I was sitting at my desk the other day and the question popped into my head while looking at two coffee cups on my desk: “How does my brain recognize that both of those are coffee cups? They are different in size, shape, and color. Interesting…”
I’ve programmed quite a bit so I know how difficult that problem could be. You couldn’t literally record every image of a coffee cup and say “if new image matches old image, coffee cup, otherwise ???”. That would be rediculously inefficient. So I thought about how my brain would do it. Bring up an image of a coffee cup in your head and what can you tell me about it? If you’re like me, the answer is not much. I could think of the general shape, general color, and that’s about it. If it had a handle and was ceramic, definitely coffee cup.
Therein lie two key observations that could be translated into code. I recognized shape which would be a set of dimensions or better yet, ratios if we are not concerned with size. Even at that though, “general” implied that the ratios were very rough. They were not exact by any means. To me, a lack of exactness equates to fewer computational resources required. Neat.
The next question I presented myself with was “how do I know that is a coffee cup and not a computer monitor?”. Well, for one, the dimension ratios do not match up and aren’t anywhere near each other. They aren’t similar in shape at all. I can surmise then that the two aren’t similar objects. “What if I had never seen a coffee cup before?”. Well, if I had seen a cup before, I’d be in OK shape. I would know the ratios for a cup, and since the ratios for a coffee cup are similar, I could say, well it’s “like a cup”. Pattern recognization. I could really set up a sensor in a room and start scanning things and learning. I could even go off just pictures. The terms coffee cup and cup are just packets of meaning assigned to those objects that it would learn. See my post on mathematics of language for more on that.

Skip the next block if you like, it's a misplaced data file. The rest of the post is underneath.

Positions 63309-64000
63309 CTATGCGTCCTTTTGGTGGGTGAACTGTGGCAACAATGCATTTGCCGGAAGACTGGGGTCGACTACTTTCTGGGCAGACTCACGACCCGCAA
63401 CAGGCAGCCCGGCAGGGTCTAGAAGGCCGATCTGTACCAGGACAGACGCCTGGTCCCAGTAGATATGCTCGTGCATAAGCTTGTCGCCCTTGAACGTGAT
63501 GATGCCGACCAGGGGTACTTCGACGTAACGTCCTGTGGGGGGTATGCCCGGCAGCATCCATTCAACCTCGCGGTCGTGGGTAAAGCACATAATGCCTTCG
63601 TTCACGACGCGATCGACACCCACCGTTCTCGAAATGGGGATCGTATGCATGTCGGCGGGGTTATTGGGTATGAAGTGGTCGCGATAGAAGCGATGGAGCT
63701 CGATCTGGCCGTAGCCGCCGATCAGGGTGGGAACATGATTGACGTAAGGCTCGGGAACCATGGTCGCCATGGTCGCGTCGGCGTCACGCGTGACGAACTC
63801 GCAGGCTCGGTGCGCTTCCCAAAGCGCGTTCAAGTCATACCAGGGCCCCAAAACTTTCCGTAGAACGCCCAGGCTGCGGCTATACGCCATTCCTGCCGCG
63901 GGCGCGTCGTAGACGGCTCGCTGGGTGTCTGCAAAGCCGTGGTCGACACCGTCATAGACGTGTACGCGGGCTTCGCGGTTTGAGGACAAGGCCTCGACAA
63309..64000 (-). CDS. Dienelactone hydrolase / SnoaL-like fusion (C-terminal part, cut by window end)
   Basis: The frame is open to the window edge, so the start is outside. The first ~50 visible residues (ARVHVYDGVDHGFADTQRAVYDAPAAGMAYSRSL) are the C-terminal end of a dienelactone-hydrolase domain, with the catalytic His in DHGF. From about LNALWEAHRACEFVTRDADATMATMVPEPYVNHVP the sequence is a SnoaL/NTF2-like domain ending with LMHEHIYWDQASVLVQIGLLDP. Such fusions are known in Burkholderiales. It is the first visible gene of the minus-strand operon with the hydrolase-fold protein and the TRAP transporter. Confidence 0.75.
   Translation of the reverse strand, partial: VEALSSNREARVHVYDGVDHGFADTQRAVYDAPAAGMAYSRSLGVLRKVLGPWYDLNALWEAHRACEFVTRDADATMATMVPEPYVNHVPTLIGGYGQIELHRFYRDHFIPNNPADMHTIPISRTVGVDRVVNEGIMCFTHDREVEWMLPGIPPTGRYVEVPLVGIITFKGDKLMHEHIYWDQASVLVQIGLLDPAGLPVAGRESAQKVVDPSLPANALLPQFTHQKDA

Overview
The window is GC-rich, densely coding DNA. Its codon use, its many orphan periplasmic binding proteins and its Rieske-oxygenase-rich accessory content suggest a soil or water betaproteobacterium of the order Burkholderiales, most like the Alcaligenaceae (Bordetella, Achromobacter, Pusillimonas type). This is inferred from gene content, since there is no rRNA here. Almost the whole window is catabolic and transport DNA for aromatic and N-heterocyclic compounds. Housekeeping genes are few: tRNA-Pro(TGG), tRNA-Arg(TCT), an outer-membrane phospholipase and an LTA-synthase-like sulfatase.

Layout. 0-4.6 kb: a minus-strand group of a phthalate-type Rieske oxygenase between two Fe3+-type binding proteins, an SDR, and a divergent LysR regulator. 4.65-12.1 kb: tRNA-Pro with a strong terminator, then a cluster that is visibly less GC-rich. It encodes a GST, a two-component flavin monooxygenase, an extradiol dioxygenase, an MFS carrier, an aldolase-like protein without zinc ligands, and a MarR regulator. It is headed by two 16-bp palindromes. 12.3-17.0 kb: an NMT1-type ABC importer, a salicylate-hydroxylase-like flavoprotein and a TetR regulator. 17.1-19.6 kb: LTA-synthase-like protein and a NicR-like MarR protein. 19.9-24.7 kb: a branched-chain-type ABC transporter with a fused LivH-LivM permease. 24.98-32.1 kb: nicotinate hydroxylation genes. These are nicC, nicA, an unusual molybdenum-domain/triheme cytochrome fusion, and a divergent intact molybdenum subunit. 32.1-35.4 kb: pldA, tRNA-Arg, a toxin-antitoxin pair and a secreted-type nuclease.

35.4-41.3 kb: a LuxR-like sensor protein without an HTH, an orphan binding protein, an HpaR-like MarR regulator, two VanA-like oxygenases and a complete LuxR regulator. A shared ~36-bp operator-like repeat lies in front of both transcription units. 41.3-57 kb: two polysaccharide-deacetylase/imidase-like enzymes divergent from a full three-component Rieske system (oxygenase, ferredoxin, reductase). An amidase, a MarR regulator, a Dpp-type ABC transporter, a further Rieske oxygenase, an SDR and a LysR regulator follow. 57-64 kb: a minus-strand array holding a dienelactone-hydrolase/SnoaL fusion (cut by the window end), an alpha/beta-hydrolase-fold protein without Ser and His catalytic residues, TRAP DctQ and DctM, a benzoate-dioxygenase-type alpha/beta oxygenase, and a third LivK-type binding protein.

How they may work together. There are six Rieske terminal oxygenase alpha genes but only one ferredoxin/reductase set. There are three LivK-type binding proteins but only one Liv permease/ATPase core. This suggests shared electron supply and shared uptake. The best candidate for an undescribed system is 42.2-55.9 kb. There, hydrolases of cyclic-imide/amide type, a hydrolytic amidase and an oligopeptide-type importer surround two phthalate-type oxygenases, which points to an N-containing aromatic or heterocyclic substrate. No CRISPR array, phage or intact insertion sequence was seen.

The last and final question I asked before I got involved in something else was: “How can I tell there is something here in the first place?”. I can see color and can distinguish lines. I can see the lines that outline the coffee cup and see the color of it. Since I can see the lines, there must be a different object there. That’s how I know it’s there; the lines. Not so fast. My eye cannot detect lines. I know it can detect color though. Lines must be in the software. After thinking about it, I surmised that lines are actually just sharp differences in color. My way to explain this would be to think of a person dressed in green in front of a green screen. You can barely distinguish them and the only way you can is due to the light reflecting differently around the edges of their body, such that the light you see in thise areas is slightly off tint from the rest of their suit.
Now I need to go get a cup of tea.